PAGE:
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May 06, 2007

Why You Need To Learn Lucid Dreaming Part I

Posted in: dreaming,dreaming techniques,why you need to learn lucid dreaming

In this article, I am going to attempt to show you why you need to learn lucid dreaming. That’s right, not why you should, but why you need to.

In todays world, life is hectic. The clock is something very few people are on speaking terms with, let alone like. We are bombarded with a deluge of daily information, and it is impossible to keep up at this point.

“Wait a minute there Hatter, if the world is such an overflow of information, how does everybody else keep up with it? How does Ted always seem know how his favorite sports team is doing?”

The sad answer is that you have to pick and choose what you know about in this day and age. Unless he dedicates most if not all of his free time to keeping track of things, Ted is probably going to be out of the loop. Ignorant of his what his government has done lately, ignorant of the latest astrological anomalies, and ignorant of the medical miracles that happen on a near weekly basis. (These are just examples, I’m sure you can think of much more pertinent things you’d like to know more about.) Hopefully now you’re agreeing with me that there’s a lot of stuff out there you would probably like to keep up with, or at the very least should keep up with. Dreaming is one of the few ways left of keeping yourself sane, and keeping up with the world. You’re probably thinking:

“How does dreaming accomplish this?”

Glad you asked.

A very direct method of information control through dreaming would be improving your memory. You say, oh, they make pills for that now. I say those pills cost money and don’t work very well, and have weird side effects. Pill jokes aside, your memory is already near perfect. It is scientifically accepted that the brain processes much more information than we have conscious access to. The subconscious stores this information, perhaps for later use or to be lost in the oblivion that is your total memory. Lucid dreaming helps you recover access to that information. While you are conscious during a dream, you are in an altered state of consciousness that is extremely helpful for communicating with your subconscious. Used in this way, dreaming can be a very direct and concrete way of getting more information into your conscious mind.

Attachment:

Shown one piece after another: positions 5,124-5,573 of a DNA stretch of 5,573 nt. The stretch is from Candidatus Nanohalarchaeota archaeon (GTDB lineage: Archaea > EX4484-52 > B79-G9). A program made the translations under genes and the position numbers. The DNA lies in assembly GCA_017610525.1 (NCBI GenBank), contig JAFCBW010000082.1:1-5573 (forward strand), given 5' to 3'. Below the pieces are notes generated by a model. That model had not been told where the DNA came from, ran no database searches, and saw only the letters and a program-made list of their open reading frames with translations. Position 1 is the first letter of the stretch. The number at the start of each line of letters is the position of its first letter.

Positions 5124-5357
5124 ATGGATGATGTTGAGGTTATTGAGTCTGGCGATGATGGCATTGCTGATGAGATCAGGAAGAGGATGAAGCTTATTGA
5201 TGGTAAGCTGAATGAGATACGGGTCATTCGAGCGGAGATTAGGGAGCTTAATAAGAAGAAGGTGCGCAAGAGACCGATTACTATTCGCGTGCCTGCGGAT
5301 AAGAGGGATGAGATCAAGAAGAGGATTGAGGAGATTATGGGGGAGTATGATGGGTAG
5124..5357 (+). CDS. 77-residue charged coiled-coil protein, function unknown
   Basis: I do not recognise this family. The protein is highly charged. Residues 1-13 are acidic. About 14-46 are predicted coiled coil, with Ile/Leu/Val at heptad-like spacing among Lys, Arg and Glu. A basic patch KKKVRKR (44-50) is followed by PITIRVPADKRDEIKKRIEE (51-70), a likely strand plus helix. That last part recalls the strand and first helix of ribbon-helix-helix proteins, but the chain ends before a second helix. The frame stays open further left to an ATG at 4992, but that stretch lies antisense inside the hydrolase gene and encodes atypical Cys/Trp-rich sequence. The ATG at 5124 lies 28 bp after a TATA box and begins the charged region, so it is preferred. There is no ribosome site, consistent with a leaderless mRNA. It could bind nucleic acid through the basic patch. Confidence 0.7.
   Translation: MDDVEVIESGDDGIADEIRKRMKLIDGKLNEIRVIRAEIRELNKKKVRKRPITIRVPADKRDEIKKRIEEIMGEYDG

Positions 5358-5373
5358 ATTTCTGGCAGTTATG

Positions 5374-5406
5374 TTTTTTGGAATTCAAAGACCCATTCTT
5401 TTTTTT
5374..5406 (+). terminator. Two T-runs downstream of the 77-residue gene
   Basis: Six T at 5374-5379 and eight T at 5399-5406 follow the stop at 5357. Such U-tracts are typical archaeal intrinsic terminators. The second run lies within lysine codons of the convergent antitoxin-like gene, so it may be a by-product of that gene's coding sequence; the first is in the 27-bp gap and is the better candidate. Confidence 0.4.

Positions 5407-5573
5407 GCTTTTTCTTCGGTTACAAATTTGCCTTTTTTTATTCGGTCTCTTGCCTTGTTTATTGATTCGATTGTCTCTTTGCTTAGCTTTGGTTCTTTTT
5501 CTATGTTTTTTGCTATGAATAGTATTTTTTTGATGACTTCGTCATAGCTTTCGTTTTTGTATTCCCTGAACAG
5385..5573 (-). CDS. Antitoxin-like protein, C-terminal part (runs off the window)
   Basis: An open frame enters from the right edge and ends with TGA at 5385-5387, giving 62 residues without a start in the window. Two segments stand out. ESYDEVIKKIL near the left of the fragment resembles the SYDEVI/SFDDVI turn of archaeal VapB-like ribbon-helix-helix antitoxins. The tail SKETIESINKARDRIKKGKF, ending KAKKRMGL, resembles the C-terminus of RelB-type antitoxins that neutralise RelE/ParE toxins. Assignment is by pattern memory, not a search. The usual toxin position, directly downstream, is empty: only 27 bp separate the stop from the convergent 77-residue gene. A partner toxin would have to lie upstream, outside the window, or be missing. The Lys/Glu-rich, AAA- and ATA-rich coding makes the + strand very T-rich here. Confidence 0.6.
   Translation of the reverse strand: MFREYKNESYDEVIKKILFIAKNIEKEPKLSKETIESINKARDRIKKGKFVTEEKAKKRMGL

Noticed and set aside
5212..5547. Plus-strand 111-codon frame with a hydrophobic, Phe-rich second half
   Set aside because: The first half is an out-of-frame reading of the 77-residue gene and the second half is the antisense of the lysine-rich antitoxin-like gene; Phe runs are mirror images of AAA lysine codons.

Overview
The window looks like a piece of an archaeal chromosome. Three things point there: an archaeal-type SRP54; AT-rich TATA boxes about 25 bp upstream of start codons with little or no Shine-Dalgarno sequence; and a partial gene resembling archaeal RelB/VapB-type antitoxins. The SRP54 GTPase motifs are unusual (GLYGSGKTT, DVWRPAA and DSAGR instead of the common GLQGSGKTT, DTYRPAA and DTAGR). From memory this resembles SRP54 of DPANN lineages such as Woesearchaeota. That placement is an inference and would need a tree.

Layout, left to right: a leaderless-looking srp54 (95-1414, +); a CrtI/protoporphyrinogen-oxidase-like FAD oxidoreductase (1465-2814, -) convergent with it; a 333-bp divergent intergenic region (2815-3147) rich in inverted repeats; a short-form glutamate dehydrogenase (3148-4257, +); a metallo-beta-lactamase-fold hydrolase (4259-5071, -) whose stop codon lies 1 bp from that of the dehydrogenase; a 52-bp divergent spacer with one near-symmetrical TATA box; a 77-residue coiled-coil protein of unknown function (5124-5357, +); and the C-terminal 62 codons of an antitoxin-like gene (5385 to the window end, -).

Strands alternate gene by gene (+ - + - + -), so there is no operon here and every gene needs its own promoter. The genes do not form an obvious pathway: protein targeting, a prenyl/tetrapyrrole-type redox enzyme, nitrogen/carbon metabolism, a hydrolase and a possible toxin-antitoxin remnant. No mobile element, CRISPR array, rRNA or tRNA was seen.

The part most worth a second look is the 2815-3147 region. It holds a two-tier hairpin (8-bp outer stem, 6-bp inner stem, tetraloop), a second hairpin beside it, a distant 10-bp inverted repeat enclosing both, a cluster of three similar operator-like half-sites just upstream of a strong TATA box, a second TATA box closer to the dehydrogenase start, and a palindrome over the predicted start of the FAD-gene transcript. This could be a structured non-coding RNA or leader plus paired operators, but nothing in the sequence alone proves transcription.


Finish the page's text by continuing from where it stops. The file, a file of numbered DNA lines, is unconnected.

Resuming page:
A more abstract method of accomplishing the same thing is by re-scheduling your relaxation time. Really, do you actually need a two hour “TV break” to help you relax? Let’s not kid ourselves here, most people spend a lot of time watching the television or browsing the internet where they could be doing much more productive tasks. Plug your favorite activity into your dreaming (yes, sex is a possibility here) and you have a new time for relaxation. This keeps daily life much less stressful, and makes night time a lot more fun than if you were simply remembering things. This might be a good option for those of you who prefer doing work in waking life, and prefer saving the zaniness of dream time for fun.

Not sure you could handle working like a dog all day? You could take the last idea to a new level with dream time extension. It is possible to skew dream time so that you perceive the thirty minutes of real time as three hours, three days, or three weeks. I have heard of people going for longer, and while my personal experience is limited to two days, I believe more is possible. I seriously doubt anybody is going to turn down the chance to do whatever they want for practically however long they want. Also, I should mention that this is all as real as waking life.

If you have any suggestions for this series, feel free to add them in the comments. In part II of the series, I’ll discuss how you can use dreaming to get ahead at work.

-Hatter

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